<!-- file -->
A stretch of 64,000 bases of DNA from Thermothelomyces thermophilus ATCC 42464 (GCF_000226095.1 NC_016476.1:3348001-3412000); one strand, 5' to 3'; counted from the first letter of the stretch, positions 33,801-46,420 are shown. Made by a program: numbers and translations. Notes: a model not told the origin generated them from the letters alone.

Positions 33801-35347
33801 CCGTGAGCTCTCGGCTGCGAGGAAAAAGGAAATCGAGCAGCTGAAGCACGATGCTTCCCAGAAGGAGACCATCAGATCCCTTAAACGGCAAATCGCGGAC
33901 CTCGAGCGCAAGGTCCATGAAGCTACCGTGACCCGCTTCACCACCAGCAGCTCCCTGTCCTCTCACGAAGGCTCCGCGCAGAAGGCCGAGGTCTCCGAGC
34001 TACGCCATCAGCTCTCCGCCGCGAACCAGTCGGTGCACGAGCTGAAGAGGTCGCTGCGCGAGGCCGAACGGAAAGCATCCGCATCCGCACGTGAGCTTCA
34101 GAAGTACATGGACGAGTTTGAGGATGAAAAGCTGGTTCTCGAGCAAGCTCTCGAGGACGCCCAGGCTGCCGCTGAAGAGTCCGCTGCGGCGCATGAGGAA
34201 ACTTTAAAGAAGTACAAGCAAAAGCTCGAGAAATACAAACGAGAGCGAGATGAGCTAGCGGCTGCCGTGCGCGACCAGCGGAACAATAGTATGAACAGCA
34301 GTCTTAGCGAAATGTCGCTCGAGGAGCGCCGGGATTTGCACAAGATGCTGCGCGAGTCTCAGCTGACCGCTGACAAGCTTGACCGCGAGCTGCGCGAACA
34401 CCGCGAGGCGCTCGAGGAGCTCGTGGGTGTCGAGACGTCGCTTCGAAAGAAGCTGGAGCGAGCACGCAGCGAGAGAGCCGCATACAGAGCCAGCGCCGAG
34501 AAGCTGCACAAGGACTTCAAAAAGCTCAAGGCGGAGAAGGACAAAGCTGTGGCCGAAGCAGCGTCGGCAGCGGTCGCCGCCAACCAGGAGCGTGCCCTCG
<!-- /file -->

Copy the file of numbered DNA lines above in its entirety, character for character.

A stretch of 64,000 bases of DNA from Thermothelomyces thermophilus ATCC 42464 (GCF_000226095.1 NC_016476.1:3348001-3412000); one strand, 5' to 3'; counted from the first letter of the stretch, positions 33,801-46,420 are shown. Made by a program: numbers and translations. Notes: a model not told the origin generated them from the letters alone.

Positions 33801-35347
33801 CCGTGAGCTCTCGGCTGCGAGGAAAAAGGAAATCGAGCAGCTGAAGCACGATGCTTCCCAGAAGGAGACCATCAGATCCCTTAAACGGCAAATCGCGGAC
33901 CTCGAGCGCAAGGTCCATGAAGCTACCGTGACCCGCTTCACCACCAGCAGCTCCCTGTCCTCTCACGAAGGCTCCGCGCAGAAGGCCGAGGTCTCCGAGC
34001 TACGCCATCAGCTCTCCGCCGCGAACCAGTCGGTGCACGAGCTGAAGAGGTCGCTGCGCGAGGCCGAACGGAAAGCATCCGCATCCGCACGTGAGCTTCA
34101 GAAGTACATGGACGAGTTTGAGGATGAAAAGCTGGTTCTCGAGCAAGCTCTCGAGGACGCCCAGGCTGCCGCTGAAGAGTCCGCTGCGGCGCATGAGGAA
34201 ACTTTAAAGAAGTACAAGCAAAAGCTCGAGAAATACAAACGAGAGCGAGATGAGCTAGCGGCTGCCGTGCGCGACCAGCGGAACAATAGTATGAACAGCA
34301 GTCTTAGCGAAATGTCGCTCGAGGAGCGCCGGGATTTGCACAAGATGCTGCGCGAGTCTCAGCTGACCGCTGACAAGCTTGACCGCGAGCTGCGCGAACA
34401 CCGCGAGGCGCTCGAGGAGCTCGTGGGTGTCGAGACGTCGCTTCGAAAGAAGCTGGAGCGAGCACGCAGCGAGAGAGCCGCATACAGAGCCAGCGCCGAG
34501 AAGCTGCACAAGGACTTCAAAAAGCTCAAGGCGGAGAAGGACAAAGCTGTGGCCGAAGCAGCGTCGGCAGCGGTCGCCGCCAACCAGGAGCGTGCCCTCG